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Friday, June 10, 2016

Precious Cargo 2016 * Star

Precious CargoDirector: Max Adams
Year: 2016
Rated R
Rating: * Star
Cast: Bruce Willis, Mark-Paul Gosselaar, Claire Forlani

Mark-Paul Gosselaar thinks he's hitting his stride in an action drama. And when he blasts golf balls from the sand in Precious Cargo (my latest review), his swing is decent with everything else kind of going to pot. In truth, all I see is the dude from Saved by the Bell and/or Dead Man on Campus. It's the Ryan Reynolds syndrome guys and that can't be good. Bruce Willis, well he now delivers all of his lines sitting down or on a cellphone. Talk about collecting a paycheck without any manual labor. Pathetic. Gosselaar and Brucie barely meet while starring in "Cargo". Yup, it's one of the worst films of 2016.

Precious Cargo with its glossy look and nonsensical boat chases, has an interesting opening scene straight out of 2008's Street Kings. Then it's all downhill from there. The first five minutes are goofy, campy, and bloody. You get to see 'Zack' Morris showing off his gun-toting, badass side. But oops, the opening credits emerge and you know you're in for some bad, B movie rubbish courtesy of Max Adams (he wrote last year's Heist which is heads and tails above this). "Cargo" has villains in it that don't shoot straight, a typecast Willis who gives yet another ho-hum performance (he seems to play the heavy a lot these days), and tongue-in-cheek interludes that are truly out of sync. Added to that, the acting is beyond poor with shootouts that are stupidly violent. Director Adams harbors lots of gunplay intertwined with location shots of various hotels in sultry, Gulfport, Mississippi (who knew Gulfport looked so much like Miami, FL). It's all look-at-me, amateur filmmaking of the unholiest order.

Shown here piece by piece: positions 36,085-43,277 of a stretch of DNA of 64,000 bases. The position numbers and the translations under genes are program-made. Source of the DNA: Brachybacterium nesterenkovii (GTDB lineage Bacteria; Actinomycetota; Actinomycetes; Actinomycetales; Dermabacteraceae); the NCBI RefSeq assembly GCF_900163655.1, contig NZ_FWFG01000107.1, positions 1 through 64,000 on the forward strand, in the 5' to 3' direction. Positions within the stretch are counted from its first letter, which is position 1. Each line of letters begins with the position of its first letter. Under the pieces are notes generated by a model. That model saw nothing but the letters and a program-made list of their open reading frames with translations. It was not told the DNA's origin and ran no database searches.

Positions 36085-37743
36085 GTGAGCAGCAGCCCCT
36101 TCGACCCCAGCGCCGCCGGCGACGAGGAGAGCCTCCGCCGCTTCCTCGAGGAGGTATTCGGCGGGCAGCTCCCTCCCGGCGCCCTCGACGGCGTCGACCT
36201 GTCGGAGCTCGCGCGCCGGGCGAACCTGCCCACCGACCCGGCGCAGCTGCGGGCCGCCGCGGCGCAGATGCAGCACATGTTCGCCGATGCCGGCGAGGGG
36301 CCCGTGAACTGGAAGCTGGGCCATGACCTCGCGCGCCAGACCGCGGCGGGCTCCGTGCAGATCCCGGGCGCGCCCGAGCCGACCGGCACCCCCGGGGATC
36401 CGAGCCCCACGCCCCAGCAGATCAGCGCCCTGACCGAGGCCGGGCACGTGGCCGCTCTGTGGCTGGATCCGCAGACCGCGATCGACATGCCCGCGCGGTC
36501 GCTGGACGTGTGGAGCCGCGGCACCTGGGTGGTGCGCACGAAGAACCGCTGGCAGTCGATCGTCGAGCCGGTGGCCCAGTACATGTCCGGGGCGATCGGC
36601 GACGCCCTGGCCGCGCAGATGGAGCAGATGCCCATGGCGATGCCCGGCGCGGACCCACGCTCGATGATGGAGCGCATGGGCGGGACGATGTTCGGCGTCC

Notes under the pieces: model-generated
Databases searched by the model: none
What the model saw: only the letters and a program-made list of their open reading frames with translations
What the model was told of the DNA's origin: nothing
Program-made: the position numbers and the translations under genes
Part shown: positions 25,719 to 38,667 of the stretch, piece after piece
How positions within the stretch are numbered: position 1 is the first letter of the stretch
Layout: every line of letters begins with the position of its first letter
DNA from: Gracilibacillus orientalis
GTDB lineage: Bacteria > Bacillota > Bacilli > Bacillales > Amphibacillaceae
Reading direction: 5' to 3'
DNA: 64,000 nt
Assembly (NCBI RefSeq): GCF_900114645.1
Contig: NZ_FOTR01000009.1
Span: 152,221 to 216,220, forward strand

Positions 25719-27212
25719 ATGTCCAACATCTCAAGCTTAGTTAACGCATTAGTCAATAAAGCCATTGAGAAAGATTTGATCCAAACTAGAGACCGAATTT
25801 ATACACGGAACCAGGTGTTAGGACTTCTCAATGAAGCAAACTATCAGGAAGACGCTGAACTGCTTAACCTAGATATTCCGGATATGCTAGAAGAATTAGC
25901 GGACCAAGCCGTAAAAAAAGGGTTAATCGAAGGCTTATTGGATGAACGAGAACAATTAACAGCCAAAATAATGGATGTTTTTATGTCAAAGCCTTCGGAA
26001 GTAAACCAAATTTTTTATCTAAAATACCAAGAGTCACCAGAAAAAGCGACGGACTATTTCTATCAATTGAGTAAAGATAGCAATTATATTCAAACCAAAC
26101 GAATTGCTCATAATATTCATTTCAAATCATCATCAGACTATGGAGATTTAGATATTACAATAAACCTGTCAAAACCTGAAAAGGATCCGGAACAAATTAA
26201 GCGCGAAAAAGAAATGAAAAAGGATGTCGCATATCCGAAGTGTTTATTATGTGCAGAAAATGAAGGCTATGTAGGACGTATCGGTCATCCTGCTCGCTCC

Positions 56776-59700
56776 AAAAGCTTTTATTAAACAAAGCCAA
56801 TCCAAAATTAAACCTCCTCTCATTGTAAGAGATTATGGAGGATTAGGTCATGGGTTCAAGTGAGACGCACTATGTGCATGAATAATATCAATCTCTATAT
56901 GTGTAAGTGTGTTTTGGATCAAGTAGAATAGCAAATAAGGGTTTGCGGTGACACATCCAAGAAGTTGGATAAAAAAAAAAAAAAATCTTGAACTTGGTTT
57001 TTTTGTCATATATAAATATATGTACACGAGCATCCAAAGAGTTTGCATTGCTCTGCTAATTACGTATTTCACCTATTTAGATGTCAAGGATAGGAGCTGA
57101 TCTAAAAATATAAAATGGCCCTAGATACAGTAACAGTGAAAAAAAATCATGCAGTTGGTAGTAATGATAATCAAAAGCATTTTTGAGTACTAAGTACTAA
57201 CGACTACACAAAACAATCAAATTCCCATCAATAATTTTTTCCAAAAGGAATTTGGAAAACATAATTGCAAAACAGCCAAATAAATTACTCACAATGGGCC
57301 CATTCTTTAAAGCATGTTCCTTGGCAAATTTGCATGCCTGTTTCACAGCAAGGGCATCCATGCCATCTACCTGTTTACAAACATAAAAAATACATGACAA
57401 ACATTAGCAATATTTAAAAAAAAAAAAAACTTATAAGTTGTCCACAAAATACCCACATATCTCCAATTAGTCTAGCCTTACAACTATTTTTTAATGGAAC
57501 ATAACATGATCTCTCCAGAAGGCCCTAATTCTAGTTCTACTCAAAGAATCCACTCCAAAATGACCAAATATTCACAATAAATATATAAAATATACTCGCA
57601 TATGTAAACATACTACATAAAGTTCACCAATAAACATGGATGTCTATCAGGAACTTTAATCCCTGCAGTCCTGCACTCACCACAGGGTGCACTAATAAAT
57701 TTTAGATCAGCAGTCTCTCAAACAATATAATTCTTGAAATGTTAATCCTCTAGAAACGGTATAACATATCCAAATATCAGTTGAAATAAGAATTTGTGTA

Bottom line: Anyone included in this thing was either desperate for cash, thought that they were making something feasible, or were tired of being washed up (that mostly includes romantic interest Claire Forlani). I could have watched The Conjuring 2 this weekend but instead chose to get in touch with my On Demand side. What a bad investment.

With one of the worst, paint by number scripts ever written (the dialogue includes a heavy demoralization of women and cringe-worthy penis jokes) and only one star-making turn by a dog named Grace (really?), Precious Cargo chronicles a thief aptly named Jack (played by Gosselaar). Jack somehow gets sucked into doing another robbery job with the help of his ex-girlfriend, Karen (the troupers don't have last names, I'm not kidding). Karen is being hunted down by a token crime boss named Eddie (Willis). They are trying to steal I guess, diamonds that Eddie wants but doesn't deserve. It's all hogwash claptrap with everyone trying to act either tough, funny, or overzealous. I wish I was the producer so I could fire all the screenwriters involved (there were two of them but who's counting). When a henchman character calls a beautiful woman character "d*ck breath", that's where I draw the line.

In conclusion, a lot of people die in "Cargo" but the cops are never around. It's weird. In this movie it appears that no type of authoritative agency even exists. Add tired, horrid closing outtakes and you have another straight-to-video casualty on tap (this flick was released in Italy, Portugal, and the UK but was it put out in theaters? That remains to be seen). In jest, Precious Cargo just needs to be sent back. Natch! Rating: 1 star.

Written by Jesse Burleson

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